Monday, November 23, 2009

SNL's Hu & Obama Press Conference Skit Is All The Talk

Saturday Night Live has survived for 35 seasons by offering up cutting edge satire that has often became the water cooler talk for days after. This weekend, SNL once again managed that feat by offering up some pointed satire on the press conference in China between President Hu and President Obama. Issues such as the spending on the economic stimulus package, the cash for clunkers program, health care reform and the huge debt to China were all presented in a satirical manner. Comedy often works best when it is both timely and can focus on real issues. Often effective satire works far better than any serious editorial if well enough done.

SNL began to sharpen it's humor attacks on political leaders when it debuted in 1975 as an edgy late night humor and sketch comedy series. Familiar targets ranged from President Nixon all the way to the current president over the 35 seasons. No president escaped the humor attacks. And even candidates for office such as former vice presidential candidate Sarah Palin could not resist the urge to make a little guest appearance on the show, hoping to drum up a few votes and maybe gain a little more respect from the writers and cast of the show. For a while, former head writer and SNL player Tina Fay made a few guest appearances portraying Palin.

But in the deeper realm of things, it means problems for some politicians when SNL's humor barbs grow too sharp. It means problems and the response to those problems are growing huge when for example the current White House is portrayed in a manner where their grasp on the issues seems tenuous.

Part of the why a White House should be deeply concerned about how they are portrayed on SNL is that the program is something of a mirror of public opinion. The opinions expressed on the program are part of growing public perceptions. Yet at the same time SNL sometimes seems to lose fact of the seriousness of the issues a White House faces. For example, the current White House has to struggle with the most serious global economic crisis since the Great Depression as well as twin wars against elusive enemies. Even Abraham Lincoln only had the major issue of the American Civil War to deal with at the time. However, now problems grow more and more complex to deal with. The United States is only one of 191 nations in the world, and how to cope with only the American response to the global recession is complicated by the fact that other economies such as those in China, Russia and the EU all have their own way of dealing with the crisis and their response can sometimes complicate the American response.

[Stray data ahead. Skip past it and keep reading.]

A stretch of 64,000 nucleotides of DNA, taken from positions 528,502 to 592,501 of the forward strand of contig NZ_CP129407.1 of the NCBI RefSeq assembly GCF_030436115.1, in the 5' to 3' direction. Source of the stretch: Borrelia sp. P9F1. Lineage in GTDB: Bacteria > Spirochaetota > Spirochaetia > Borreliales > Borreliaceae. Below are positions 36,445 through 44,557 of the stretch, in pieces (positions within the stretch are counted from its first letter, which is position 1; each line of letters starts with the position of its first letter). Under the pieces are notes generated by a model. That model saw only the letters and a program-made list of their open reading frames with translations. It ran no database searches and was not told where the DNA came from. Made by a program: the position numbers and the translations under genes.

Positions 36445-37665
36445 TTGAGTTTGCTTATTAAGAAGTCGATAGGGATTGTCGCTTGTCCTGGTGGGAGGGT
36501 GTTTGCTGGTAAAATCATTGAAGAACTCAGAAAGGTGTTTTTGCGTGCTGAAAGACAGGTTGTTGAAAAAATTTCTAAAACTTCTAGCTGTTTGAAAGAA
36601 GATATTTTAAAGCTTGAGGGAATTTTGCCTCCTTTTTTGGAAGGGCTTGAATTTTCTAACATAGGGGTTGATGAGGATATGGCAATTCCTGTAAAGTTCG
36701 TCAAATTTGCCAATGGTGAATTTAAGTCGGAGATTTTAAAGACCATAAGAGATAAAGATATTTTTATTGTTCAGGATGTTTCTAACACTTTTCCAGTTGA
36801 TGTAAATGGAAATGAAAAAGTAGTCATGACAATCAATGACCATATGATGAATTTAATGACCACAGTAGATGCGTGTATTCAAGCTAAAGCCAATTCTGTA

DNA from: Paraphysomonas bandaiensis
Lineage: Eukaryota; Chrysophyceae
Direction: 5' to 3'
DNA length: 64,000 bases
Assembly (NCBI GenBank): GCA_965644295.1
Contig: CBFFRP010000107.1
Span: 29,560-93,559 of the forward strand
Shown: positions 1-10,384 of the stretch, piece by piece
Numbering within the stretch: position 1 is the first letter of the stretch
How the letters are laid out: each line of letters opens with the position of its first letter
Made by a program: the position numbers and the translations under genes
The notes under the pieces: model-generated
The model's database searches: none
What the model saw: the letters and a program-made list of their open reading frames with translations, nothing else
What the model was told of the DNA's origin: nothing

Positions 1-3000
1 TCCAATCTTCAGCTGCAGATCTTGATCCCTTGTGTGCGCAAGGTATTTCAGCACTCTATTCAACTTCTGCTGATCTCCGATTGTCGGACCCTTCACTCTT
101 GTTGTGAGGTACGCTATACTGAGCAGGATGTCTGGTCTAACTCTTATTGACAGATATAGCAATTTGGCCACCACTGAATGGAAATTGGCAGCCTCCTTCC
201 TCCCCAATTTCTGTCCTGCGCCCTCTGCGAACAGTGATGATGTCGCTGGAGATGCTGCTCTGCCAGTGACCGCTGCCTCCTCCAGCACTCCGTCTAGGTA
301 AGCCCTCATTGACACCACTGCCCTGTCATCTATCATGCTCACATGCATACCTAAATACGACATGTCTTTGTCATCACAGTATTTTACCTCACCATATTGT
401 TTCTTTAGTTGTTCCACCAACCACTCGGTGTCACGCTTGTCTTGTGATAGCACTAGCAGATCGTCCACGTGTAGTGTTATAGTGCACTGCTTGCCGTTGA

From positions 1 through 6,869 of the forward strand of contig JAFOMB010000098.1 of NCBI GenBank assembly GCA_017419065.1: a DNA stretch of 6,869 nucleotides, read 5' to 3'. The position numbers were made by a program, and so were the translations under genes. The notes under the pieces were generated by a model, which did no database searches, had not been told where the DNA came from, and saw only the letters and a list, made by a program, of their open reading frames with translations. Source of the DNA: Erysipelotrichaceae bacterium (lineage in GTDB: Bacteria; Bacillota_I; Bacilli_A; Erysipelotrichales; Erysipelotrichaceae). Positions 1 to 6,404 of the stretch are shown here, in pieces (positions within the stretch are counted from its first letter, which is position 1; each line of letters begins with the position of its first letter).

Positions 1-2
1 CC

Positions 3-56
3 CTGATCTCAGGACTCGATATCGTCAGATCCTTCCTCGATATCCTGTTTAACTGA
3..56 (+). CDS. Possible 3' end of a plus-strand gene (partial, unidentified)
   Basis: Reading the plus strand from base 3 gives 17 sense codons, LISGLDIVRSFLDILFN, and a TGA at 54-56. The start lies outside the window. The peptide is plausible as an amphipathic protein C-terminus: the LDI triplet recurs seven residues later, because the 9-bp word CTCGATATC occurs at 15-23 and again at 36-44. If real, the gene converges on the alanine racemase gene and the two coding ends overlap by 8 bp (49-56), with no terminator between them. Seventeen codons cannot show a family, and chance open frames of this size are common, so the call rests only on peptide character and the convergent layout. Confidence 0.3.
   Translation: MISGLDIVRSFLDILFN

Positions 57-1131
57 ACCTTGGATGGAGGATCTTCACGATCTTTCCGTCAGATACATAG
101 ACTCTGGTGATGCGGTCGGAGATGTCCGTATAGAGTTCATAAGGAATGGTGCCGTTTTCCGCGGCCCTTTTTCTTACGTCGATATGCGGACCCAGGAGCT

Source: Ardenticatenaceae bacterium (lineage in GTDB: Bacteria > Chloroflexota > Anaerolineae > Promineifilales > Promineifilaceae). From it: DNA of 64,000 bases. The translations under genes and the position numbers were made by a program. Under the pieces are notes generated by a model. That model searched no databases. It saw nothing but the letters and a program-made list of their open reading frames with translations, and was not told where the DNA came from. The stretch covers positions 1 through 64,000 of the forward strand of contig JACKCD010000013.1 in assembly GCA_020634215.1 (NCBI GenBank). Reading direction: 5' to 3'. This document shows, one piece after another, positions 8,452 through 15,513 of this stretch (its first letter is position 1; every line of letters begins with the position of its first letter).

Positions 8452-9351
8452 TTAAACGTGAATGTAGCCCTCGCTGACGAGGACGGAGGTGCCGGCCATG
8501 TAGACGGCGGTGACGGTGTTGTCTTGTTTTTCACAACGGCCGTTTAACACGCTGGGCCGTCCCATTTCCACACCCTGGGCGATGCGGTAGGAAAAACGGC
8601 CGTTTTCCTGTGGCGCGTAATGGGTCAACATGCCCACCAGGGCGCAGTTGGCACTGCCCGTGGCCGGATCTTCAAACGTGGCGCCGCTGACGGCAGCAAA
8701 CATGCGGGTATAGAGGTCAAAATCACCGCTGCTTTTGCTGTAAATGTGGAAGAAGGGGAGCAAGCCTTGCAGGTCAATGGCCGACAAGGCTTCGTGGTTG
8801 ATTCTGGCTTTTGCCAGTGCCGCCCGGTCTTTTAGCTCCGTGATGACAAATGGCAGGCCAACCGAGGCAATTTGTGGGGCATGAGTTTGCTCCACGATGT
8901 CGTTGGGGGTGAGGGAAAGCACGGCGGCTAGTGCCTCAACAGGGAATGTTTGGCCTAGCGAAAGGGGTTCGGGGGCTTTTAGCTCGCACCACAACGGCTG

In order to boost auto sales, both Germany and the United States both had limited "cash for clunkers" type programs that encouraged owners of older cars to trade them in for new ones. Russia, on the other hand, is boosting their economy by upping defense spending by a big 8% to make up for the expected 8% contraction in their economy this year. China, France, England, South America all have their own policies and programs to shore up their sagging economies.

It is very easy for SNL to make up jokes. Yet, comics often fail to see the complexity of the problems that a White House deals with. It is far easier for some comedy writer to write smug punchlines than to understand all the complexities of two major economies such as China and the United States dealing with complex trade and economic issues. Both nations want certain trade policies working in their favor, and a complex balancing act ensues with many hard negotiations.

Yet, SNL has entertained audiences for many years. And whenever SNL tackles important issues with satire it often seems that days of water cooler talk will follow. SNL may not have a total grasp on the complexity of the issues, but SNL does have a pretty good grasp on the public mood and perception of how a White House is dealing with those problems. From an editorial standpoint, SNL's read of the issues is an important read.


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